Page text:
The 2022 Winter Olympics in Beijing faced one big problem right off the bat: the city is incredibly dry in the winter despite chilly temperatures, which meant the games would rely almost entirely on artificial snow. While the IOC has promised everything would be as green as possible, scientists have been skeptical that’s the case. Putting winter sports terrain in a city otherwise devoid of snowfall has created some ridiculous backdrops on TV, and that’s particularly the case for the big air events.
Beijing built a permanent big air park in the middle of a former steel mill on the west side of the city. The big air jump sticks out like a sore thumb against an otherwise snowless urban setting. While Twitter is getting off jokes about the park looking like it’s wedged inside a nuclear power plant, those cooling towers are now the most distinct part of the repurposed park. The long-term plan is to turn one of those towers into a wedding venue, according to the AP.
Some of these big air shots are surreal given the backdrop. Check it out.
This looks very strange in a promotional tweet:
Women's Big Air Qualifying is up NOW on @USA_Network and @peacockTV!@TeamUSA, in the order they're going out.— NBC Olympics (@NBCOlympics) February 7, 2022
Caroline Clair - 14th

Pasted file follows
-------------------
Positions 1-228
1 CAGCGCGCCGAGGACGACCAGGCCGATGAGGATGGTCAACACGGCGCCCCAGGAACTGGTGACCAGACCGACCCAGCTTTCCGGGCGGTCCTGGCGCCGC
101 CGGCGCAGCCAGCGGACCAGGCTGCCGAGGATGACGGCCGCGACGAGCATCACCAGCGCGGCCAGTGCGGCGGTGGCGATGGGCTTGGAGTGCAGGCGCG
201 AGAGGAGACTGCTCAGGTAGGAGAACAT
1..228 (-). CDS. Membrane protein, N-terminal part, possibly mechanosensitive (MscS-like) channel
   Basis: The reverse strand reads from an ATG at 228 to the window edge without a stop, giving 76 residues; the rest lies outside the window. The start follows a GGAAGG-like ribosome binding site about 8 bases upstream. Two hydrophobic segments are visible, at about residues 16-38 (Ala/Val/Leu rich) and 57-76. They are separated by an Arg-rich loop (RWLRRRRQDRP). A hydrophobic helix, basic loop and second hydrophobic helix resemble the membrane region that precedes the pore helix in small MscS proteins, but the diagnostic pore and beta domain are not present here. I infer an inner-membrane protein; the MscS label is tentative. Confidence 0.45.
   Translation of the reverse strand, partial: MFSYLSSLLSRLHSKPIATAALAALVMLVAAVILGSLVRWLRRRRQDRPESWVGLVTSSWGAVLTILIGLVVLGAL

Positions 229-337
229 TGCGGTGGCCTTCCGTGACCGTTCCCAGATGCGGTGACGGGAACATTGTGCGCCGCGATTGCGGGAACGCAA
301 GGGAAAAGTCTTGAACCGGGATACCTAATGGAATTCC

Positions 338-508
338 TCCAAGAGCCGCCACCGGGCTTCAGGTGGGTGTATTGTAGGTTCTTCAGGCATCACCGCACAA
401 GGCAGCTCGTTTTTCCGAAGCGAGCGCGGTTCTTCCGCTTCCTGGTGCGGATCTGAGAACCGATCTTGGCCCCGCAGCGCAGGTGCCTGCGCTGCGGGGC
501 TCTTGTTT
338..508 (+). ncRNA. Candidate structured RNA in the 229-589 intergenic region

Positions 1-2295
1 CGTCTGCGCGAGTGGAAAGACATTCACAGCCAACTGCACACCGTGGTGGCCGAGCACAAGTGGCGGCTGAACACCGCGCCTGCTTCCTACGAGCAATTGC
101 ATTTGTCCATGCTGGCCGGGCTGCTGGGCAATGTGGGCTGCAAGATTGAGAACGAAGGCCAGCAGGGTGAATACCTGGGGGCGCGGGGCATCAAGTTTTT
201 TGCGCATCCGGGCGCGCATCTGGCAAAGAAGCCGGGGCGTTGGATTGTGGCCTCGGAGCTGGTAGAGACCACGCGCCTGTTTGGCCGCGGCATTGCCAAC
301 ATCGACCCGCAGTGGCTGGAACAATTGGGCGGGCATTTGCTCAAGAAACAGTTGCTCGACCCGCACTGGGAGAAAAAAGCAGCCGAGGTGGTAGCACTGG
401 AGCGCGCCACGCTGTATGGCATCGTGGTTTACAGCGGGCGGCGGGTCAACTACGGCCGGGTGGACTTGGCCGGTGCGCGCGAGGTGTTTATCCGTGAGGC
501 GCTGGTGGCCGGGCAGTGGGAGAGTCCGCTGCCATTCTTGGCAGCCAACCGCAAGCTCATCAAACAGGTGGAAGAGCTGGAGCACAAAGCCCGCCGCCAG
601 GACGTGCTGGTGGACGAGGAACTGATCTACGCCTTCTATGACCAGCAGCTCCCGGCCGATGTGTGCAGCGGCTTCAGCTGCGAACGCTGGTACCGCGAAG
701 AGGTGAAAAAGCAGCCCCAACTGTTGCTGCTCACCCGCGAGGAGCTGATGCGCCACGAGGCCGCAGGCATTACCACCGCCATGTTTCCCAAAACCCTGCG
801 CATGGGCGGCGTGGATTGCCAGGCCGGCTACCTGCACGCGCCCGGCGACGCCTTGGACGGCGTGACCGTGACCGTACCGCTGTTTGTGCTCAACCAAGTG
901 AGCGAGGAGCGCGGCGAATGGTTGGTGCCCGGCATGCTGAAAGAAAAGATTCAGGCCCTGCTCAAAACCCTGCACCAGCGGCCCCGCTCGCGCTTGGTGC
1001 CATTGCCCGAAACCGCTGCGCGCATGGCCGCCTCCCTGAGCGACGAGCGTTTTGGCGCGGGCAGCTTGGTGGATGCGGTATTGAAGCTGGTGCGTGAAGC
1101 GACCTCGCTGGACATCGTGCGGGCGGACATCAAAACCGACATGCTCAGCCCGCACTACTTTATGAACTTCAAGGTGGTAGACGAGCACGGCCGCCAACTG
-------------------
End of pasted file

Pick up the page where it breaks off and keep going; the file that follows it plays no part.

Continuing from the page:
Marin Hamill - 19th
Maggie Voisin - 21st
Darian Stevens - 22nd#WinterOlympics // #WatchWithUS pic.twitter.com/BWHY5us5xi
While people online have been mocking the park, the athletes at the games are impressed with the venue. USA Today caught up with competitors in big air skiing who only had good things to say about the set up:
“It’s really cool to have a venue that’s accessible,” said Switzerland’s Mathilde Gremaud, who will compete in the women’s freestyle skiing final on Tuesday. “You can come in with your sneakers.”
“It’s definitely cool being in a stadium vibe,” said Darian Stevens, the only American who made the women’s final. “That’s not typically a thing.”
American freeskiier Nick Goepper hit the nail on the head when speaking to the AP: “This feels like it was created in a virtual world, in a video game,” he said.
Twitter wasn’t as kind.
China closed the mills ahead of the 2008 Summer Games in an effort to help clean up pollution. It is also saying the park is all part of an effort to encourage its citizens to participate in winter sports. That sounds great, but big air is of course an incredibly difficult event that only the most skilled people in the world can safely compete in.
Skiers and snowboarders doing some of their gnarliest tricks next to a former steel mill feels like something out of another dimension. When we think back to these Beijing games, the image of giant ramps next to cooling towers will be one of the first that jumps to mind.